Usually it's best to avoid a lot of instance runs. It is too difficult to account for bad groups, and some instances are too far away with too few quests. Since the experience is very good, it's a good idea to clear nearby instances which have a lot of quests once (Gnomeregan, Deadmines for Alliance). Distant instances with few quests should be avoided (Deadmines for Horde). Low level instances can be cleared by paying or befriending a single high level character. However, since patch 3.3 a new Dungeon group finding system has been implemented, as well as a direct port to dungeons (when entering the group you get ported to the dungeon and back to the same location if you leave it) and thus the travel time to dungeons has been greatly reduced. This makes it a good idea to complete quests or grind while you wait for a group to become available.
With 8.0, Blizzard introduced World of Warcraft’s second ever stat squish — where all the numbers in the game are lowered across the board for clarity. While it may make the game easier to read, it has caused some serious in-game problems. Since the patch, Blizzard has been throwing out hotfixes each day, fixing things that the stat squish either forgot to alter or simply broke.
As you're leveling, I generally recommend you just follow the natural flow of the progression through each zone. They're laid out fairly reasonably. But don't be afraid to hop around, especially if you're near a quest objective. You shouldn't actually need ALL of the zones listed to reach 62. Pick the ones you like best. It's much more important to simply be as focused as possible and flow from one quest to the next.
Pick druid, paladin or monk. Get heirlooms if you can. Grind mobs until level 5 - 6. Start doing the easy "just kill these mobs outside town" quests until 15. Queue rdf as every role and do every dungeon you can (with heirlooms you could probably solo the dungeons) while you travel to higher lever zones. Keep doing the simplest quests while you're waiting for rdf (which shouldn't be long). I leveled a druid to 100 once doing this in maybe a day /played, but he was also rested for most of the process.
That means, if real players value their time at least as much as gold-sellers value a bot’s time, tokens should never be as cheap as illegal gold. But if it becomes as cheap to buy gold from other players than it is to buy it from gold-sellers, the players who patronize illegal services will switch to tokens. That means more tokens in the market, and therefore, lower prices, so the gold-seller price should impose a ceiling on WoW Token prices.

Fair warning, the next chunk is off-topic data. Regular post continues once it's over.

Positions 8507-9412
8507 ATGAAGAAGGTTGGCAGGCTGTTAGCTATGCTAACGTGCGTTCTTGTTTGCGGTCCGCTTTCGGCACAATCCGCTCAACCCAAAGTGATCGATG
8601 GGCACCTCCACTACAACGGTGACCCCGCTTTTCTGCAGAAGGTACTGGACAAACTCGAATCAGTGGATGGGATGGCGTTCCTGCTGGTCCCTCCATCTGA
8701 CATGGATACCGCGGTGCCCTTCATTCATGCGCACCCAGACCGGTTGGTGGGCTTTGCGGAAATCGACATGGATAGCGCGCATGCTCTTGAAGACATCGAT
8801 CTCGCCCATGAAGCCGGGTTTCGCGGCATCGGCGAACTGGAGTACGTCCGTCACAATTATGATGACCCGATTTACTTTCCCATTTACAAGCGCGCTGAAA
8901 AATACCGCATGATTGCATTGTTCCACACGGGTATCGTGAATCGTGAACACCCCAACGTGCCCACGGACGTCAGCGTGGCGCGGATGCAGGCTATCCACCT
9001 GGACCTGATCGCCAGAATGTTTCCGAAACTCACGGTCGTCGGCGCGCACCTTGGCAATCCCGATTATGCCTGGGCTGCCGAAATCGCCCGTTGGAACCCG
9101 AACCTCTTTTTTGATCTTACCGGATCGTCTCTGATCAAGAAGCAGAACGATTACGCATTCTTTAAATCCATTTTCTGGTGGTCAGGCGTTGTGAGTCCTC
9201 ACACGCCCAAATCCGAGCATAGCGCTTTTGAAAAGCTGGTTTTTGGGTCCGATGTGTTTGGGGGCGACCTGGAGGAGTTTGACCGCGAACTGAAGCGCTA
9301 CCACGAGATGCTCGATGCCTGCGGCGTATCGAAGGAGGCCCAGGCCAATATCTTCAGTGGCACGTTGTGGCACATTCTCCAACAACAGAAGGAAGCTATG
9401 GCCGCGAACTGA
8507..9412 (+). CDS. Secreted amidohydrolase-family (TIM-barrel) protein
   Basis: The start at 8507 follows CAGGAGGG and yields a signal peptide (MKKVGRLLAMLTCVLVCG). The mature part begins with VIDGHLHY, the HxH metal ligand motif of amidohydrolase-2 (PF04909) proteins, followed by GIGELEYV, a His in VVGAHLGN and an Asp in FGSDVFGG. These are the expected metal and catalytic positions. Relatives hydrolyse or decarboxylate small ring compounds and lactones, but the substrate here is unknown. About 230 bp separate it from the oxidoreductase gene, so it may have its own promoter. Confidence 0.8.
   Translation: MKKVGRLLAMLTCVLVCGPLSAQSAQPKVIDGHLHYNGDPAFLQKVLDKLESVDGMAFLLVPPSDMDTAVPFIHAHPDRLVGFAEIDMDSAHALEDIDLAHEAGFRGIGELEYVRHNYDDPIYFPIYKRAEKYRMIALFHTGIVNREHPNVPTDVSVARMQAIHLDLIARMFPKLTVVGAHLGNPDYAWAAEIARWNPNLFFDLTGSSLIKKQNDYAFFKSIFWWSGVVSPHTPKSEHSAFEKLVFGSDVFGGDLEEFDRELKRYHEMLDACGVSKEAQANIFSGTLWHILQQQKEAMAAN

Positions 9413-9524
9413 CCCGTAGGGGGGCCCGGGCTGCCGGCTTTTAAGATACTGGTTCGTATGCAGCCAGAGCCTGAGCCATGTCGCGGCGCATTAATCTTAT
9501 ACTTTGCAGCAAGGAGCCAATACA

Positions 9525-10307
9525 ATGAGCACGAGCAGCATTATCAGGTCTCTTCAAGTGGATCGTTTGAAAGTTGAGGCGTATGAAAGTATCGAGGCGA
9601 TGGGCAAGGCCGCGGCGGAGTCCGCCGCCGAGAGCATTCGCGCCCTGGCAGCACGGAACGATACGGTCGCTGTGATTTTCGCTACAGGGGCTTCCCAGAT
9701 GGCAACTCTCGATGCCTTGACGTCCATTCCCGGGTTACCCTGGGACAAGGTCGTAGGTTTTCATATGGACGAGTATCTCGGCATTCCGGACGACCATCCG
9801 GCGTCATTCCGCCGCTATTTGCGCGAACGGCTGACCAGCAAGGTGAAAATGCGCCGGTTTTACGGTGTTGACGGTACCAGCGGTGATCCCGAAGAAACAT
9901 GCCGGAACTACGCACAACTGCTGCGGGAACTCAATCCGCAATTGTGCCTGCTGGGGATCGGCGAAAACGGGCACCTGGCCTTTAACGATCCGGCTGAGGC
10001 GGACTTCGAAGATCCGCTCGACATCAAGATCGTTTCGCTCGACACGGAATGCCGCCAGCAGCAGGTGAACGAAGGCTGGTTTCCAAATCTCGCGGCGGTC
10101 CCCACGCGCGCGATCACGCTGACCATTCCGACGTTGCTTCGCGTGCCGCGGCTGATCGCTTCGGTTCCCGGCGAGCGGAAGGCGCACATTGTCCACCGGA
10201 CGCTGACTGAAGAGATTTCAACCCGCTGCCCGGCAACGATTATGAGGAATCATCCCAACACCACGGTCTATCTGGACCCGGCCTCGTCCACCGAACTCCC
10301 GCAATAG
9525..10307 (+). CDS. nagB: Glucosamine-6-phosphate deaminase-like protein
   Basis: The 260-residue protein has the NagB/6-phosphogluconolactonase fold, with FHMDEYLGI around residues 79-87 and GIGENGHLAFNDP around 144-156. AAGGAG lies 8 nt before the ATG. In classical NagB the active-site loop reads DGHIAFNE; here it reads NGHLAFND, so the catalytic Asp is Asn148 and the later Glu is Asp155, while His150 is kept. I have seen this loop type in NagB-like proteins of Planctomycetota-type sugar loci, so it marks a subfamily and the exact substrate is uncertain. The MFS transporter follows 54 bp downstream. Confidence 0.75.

World of Warcraft Gold (US) is a currency used in the US server as a medium of trade. WoW Gold, items are rewarded after killing the enemies. WoW gold is a limited resource and is hard to come by even though gold can be earned by various ways. It is still time intensive for any player to gather the gold needed to get better gears which make advancing easier. Because of the enormous need for WoW Gold, it has attracted many exploiters such as dupers and gold farmers. Arguing that they ruin other people's experience and enjoyment of the game, Blizzard has put up a strong fight to combat these exploiters by banning large number of accounts involved in the activities. However, there are as many players who would not want to invest their time and are willing to pay the extra money to get through the game. Generally, the price of WoW Gold in the EU servers are more expensive than those in the US.
In 2015, Blizzard started letting players buy gold from each other using WoW Tokens, to try to control the process and mitigate damage. “Time is money, friend — but sometimes one is harder to come by than the other,” Blizzard says on the official page. “Now World of Warcraft players can use the WoW Token in exchange for game time or Battle.net Balance!”